It takes more than corsets to keep Rasputina tightly strung.

Cello Darkness 

It takes more than corsets to keep Rasputina tightly strung.

Once upon a time, there were three cellos that needed three women to play them. Three girls were up to the task, toiling through childhood with their fingers against the strings and their bows sweeping just so. After nearly two decades, the prodigal talents decided they couldn't tread where other cellos had gone before, down into the orchestra pit with the tubas and the oboes.

So the women founded the Ladies' Cello Society and called themselves Rasputina. The music world had never encountered such creatures, clad in Victorian lace, corsets and flowing rings of curls, their music menacing and full of twisted humor. Witnesses were heard to mumble "gothic!" under their breath.

"No -- oh, no!" cries Melora Creager, Rasputina's singer and primary cellist. Creager, by phone from her band's tour van, explains that this simply is not so.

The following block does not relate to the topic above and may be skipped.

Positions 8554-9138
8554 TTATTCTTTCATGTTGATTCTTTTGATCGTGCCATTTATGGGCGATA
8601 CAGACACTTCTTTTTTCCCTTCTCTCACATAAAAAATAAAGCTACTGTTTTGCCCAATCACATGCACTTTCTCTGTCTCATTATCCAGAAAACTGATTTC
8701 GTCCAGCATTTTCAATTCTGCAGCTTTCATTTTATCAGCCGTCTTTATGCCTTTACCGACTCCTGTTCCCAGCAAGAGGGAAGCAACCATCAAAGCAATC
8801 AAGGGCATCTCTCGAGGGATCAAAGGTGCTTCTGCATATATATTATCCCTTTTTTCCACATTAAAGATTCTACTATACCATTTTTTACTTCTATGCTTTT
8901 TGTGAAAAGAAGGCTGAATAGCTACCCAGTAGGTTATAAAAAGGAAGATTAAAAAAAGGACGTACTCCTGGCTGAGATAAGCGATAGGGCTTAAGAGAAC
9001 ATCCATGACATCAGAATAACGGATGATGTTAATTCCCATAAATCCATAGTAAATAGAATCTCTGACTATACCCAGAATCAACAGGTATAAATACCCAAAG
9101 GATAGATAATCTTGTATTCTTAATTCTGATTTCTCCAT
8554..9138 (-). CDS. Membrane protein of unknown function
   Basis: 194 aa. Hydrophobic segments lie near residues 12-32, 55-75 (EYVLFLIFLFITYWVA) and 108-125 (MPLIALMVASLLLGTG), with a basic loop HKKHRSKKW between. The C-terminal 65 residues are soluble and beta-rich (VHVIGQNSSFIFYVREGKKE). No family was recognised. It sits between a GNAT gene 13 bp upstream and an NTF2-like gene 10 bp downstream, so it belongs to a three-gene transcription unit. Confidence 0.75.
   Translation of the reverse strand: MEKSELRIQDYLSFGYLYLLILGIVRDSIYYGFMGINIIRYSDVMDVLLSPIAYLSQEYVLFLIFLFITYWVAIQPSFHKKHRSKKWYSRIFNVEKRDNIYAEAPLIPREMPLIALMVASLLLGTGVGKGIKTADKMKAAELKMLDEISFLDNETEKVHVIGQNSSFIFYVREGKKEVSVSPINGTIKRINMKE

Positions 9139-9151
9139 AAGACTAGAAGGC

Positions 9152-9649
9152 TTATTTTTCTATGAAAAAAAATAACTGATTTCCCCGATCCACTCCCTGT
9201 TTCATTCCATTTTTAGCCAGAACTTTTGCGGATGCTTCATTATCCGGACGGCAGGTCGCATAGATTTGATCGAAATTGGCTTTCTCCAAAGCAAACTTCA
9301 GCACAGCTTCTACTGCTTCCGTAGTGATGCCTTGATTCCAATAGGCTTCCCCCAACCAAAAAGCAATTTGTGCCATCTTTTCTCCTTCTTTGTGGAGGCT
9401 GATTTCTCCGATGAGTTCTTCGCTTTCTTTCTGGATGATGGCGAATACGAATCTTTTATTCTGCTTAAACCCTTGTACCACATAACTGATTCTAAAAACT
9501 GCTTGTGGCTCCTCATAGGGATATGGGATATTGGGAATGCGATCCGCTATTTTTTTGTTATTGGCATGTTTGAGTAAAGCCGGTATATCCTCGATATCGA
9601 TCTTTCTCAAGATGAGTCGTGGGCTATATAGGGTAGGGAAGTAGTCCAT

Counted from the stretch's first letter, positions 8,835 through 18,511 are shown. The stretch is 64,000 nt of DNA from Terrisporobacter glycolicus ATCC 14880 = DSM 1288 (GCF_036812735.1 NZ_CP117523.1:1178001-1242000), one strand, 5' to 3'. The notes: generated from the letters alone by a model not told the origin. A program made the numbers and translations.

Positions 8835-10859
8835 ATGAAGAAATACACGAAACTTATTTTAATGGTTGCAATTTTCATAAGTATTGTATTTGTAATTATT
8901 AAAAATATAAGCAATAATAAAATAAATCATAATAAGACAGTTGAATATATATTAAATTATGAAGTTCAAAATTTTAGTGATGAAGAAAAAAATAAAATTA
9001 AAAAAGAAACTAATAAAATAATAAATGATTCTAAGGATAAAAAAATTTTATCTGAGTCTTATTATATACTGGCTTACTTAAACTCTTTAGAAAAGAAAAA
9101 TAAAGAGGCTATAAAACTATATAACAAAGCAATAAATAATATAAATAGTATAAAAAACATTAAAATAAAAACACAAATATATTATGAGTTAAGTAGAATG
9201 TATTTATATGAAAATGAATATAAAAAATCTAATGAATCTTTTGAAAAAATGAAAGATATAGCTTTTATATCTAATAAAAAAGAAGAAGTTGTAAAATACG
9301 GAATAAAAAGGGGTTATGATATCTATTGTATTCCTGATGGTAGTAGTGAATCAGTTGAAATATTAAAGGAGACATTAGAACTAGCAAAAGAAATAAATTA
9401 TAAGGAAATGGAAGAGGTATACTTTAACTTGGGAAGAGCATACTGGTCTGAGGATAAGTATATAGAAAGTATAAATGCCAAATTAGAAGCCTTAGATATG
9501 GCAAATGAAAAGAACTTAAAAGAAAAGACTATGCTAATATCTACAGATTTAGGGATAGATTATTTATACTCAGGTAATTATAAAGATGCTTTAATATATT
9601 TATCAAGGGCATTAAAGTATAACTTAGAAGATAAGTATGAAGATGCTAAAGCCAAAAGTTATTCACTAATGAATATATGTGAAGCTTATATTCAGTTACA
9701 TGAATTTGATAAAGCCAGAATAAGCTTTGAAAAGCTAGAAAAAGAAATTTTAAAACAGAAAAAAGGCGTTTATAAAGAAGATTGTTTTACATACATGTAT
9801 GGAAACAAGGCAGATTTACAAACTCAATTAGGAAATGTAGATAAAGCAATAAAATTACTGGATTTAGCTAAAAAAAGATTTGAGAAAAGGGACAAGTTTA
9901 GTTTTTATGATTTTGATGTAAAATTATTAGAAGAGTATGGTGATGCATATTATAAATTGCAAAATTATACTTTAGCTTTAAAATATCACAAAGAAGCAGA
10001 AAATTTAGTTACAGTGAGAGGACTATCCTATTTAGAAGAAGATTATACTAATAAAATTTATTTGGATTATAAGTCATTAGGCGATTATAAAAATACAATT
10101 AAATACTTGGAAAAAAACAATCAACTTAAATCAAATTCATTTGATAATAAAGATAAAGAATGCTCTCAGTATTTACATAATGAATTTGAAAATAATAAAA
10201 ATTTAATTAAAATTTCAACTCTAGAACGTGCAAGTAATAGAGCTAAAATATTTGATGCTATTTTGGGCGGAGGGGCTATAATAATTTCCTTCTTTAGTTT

"The goth thing is kind of campy, but there are loyal, passionate people involved in it, so it's not something that I want to knock," she says. "It's also a ghetto, where people will pigeonhole you with a strict set of rules, so I'm not really into that side of it. But it's creative. People get all dressed up in crazy costumes, and I'm into seeing them."

Fairy tales and fantastic allegory, she explains, are her true inspiration: The Chronicles of Narnia, not Nosferatu.

"I was really into collecting books," she says of her formative years in Emporia, Kansas, before she moved to New York for college. "I had all the Nancy Drew, all the Little House on the Prairie." When she wasn't reading, Creager learned to play the piano at age five and the cello at age nine, becoming so accomplished with the latter that she traveled over yonder prairie to join the Wichita Youth Symphony.

All well and good. But how comes it, we ask, that Rasputina is such a feminine entity? Cannot the sturdy hand of man conquer the cello with equal force?